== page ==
• $\begingroup$ Well I 100% agree that that is the answer but don't have a good way to prove it. Thank you. $\endgroup$
    – kaine
    Aug 1, 2014 at 12:53
  • $\begingroup$ I'm not entirely Sure - in your last picture you are always assuming, there is a free robot, which can just get the new point without having to go back to D afterwards. But couldn't there be two new targets, so both robots from B have to deviate from the diagonal course? One would then have to go to D and C afterwards, which is longer than the original course... Can you prove there is no such constellation ? $\endgroup$
    – Falco
    Aug 5, 2014 at 11:58
  • 1
    $\begingroup$ Your "proof" doesn't take into account the possibility that certain layouts with robots on B and D would not allow B to be on the path to D. For example, add robot E at the midpoint of AD, and F at the midpoint of BC. If B is visited first, then one robot would have to head straight toward D, and could play no part in waking E and F. Once D was awake, it and the robot that woke it would have to head immediately for C. The shortest sequence of events that would start by having Robot Zero wake B would thus have length ABEFC or ABFEC. $\endgroup$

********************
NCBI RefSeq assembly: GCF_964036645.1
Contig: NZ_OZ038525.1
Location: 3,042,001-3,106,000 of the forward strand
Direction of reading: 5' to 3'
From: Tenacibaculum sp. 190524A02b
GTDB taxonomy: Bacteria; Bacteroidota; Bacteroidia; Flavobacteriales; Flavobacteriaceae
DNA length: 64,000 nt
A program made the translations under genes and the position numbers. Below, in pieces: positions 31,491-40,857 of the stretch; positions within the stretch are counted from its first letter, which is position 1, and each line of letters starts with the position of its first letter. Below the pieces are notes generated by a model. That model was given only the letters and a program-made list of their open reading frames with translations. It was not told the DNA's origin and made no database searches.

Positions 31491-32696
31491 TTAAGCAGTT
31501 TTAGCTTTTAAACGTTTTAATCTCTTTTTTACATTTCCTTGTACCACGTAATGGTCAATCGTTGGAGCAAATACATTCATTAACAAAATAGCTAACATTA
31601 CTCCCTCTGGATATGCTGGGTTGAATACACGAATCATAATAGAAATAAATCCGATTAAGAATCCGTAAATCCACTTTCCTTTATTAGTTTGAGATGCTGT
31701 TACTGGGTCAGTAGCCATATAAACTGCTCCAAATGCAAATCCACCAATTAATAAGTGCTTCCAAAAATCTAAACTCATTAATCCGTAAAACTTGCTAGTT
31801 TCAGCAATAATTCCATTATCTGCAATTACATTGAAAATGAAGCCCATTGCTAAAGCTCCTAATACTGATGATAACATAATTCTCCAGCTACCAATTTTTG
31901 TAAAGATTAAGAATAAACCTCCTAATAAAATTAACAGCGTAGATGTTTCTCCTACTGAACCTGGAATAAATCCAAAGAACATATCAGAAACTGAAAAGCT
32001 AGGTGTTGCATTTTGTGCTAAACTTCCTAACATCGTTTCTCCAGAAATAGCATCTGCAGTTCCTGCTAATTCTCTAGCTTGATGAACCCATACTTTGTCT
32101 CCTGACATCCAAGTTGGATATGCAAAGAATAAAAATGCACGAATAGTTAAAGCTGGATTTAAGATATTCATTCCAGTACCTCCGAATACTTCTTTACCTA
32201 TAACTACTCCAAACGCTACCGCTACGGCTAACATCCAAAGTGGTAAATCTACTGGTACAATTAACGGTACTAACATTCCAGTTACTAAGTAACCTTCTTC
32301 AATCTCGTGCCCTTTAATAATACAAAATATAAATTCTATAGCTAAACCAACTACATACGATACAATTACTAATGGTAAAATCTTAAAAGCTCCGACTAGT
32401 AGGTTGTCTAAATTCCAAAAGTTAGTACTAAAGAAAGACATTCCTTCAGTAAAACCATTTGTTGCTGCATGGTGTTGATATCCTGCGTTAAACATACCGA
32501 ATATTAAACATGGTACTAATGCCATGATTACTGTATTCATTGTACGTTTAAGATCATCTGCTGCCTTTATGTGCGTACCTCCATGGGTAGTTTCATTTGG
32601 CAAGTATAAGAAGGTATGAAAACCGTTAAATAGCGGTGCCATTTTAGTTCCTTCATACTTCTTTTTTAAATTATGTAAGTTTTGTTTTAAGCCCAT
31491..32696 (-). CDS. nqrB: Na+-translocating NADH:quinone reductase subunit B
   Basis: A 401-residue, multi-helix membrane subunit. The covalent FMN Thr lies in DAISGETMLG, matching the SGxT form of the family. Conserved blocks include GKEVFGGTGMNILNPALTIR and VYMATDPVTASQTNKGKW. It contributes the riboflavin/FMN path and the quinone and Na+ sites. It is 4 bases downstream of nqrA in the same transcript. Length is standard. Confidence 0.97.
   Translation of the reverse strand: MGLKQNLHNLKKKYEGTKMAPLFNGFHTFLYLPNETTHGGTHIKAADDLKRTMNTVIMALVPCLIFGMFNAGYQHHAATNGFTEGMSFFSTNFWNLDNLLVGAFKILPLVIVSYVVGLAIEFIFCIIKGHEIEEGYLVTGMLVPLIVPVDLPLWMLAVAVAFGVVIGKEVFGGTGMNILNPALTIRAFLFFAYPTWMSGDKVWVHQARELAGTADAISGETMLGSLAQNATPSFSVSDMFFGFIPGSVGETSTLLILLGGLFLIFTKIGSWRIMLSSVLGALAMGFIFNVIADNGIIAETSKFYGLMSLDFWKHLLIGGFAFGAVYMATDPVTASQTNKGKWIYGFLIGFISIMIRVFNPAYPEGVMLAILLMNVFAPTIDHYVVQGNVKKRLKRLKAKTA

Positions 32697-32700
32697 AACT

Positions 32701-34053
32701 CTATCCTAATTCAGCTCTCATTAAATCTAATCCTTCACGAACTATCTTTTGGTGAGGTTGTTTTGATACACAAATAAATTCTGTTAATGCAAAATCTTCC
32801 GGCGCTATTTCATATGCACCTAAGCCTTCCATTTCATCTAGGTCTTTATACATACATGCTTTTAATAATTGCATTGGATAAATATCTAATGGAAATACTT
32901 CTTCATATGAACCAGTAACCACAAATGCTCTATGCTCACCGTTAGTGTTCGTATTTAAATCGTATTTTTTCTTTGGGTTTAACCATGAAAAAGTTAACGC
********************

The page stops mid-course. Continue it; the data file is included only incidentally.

– supercat
    Sep 22, 2014 at 20:57
  • 1
    $\begingroup$ Obviously in the indicated scenario, Robot Zero could simply proceed AEDBFC waking every robot it touches (and things could be even faster using paths AEBC and AEDFC) but the fact that one may have to vary the sequence of robot visits would suggest a need to enumerate more cases. $\endgroup$
    – supercat
    Sep 22, 2014 at 21:01

Your Answer

By clicking “Post Your Answer”, you agree to our terms of service and acknowledge you have read our privacy policy.

Not the answer you're looking for? Browse other questions tagged or ask your own question.